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SEMIGRATION: A TALE OF TWO SOUTH AFRICAS

Sarah Smit | 2 Mar 2023

A protester reacts as Reigers Park community members protest outside the municipal offices over service delivery and housing issues on March 9, 2017 in Boksburg, South Africa. (Photo by JOHN WESSELS / AFP)


Last week, I wrote about my feelings towards the unemployment statistics, a print I have covered since I started my career with the ambition of reviving a disappearing beat — labour journalism.


Every couple of months, this data drops, breaks our hearts and then, as chronically crestfallen people are wont to do, we move on.


This week’s data — which showed that the unemployment rate retreated almost imperceptibly, from 32.9% to 32.7% in the fourth quarter of 2022 — was certainly not enough to ruin our week. In fact, the fourth consecutive decline in the unemployment rate gave some reason for a pat on the back because, according to Minister in the Presidency Mondli Gungubele, it is evidence that the government’s economic recovery plan is working.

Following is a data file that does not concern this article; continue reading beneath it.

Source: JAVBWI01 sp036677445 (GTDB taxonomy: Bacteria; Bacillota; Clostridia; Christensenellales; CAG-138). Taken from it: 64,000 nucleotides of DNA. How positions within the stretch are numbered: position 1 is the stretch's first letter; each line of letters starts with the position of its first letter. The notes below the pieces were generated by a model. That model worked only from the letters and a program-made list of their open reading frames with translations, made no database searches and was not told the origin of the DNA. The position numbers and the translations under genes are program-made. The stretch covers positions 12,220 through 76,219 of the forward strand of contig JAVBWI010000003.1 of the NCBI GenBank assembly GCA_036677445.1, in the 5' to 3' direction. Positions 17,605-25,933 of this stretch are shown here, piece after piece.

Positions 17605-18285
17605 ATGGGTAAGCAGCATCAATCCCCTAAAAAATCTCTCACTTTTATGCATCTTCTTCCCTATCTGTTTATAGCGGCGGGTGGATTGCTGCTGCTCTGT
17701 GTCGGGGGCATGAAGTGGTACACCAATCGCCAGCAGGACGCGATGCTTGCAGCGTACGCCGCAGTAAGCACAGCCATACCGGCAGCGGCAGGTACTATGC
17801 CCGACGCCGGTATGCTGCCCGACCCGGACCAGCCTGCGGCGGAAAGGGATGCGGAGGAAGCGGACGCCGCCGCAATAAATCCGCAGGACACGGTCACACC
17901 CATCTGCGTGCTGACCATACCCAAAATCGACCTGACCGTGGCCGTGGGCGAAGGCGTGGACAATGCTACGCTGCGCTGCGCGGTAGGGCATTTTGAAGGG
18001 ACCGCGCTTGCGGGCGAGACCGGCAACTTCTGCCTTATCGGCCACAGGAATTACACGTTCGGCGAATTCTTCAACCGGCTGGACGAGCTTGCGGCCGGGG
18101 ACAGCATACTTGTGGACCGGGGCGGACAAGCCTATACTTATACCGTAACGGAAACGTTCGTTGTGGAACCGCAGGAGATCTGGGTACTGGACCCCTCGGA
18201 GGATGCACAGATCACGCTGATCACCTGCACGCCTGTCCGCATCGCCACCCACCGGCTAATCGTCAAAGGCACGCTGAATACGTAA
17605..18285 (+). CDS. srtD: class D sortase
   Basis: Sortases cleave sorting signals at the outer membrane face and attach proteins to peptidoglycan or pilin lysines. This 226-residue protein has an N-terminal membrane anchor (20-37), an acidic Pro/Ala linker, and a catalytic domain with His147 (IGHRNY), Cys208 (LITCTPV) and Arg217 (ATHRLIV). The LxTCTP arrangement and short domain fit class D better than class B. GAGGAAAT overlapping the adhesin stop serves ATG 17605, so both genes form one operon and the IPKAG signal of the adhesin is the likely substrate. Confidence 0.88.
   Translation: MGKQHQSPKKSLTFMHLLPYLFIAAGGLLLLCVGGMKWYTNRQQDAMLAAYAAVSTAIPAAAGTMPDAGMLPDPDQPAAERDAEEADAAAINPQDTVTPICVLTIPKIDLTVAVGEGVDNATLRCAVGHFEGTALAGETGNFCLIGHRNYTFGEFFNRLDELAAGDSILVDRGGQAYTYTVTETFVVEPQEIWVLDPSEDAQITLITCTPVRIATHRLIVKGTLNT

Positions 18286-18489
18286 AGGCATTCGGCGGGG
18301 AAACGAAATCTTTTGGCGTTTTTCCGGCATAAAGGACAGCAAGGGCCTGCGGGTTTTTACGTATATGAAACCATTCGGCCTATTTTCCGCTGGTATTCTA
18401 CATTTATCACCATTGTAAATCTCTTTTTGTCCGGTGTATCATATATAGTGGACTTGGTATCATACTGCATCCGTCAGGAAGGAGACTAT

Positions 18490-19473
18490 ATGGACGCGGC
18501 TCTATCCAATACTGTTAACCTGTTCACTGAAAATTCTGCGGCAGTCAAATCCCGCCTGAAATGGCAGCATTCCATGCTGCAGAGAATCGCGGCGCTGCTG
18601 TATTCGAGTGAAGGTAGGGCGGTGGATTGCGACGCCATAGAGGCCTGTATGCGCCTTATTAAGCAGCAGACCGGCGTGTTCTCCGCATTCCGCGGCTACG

But as good news goes, it is still pretty bad news, especially considering that the youth unemployment rate rose to an unacceptably high 61%.

Apart from its temporarily sobering effect, the unemployment data is important for another reason — its ability to impart a pretty down to earth reading of what is going on in our economy.


This is where one interesting feature of this week’s print comes in. According to Statistics South Africa’s report, the largest increase in employment over the quarter stemmed from the Western Cape at 6.9%. Gauteng saw employment numbers drop by -0.4% quarter-on-quarter.


As Investec economist Lara Hodes pointed out, the bump in jobs in the Western Cape likely has something to do with the so-called semigration trend, which has seen an influx of skilled workers moving to the province.


Migration in itself is an important lens through which to analyse the shape of economies. Afterall, throughout history people have tended to move towards opportunity and away from the promise of misfortune.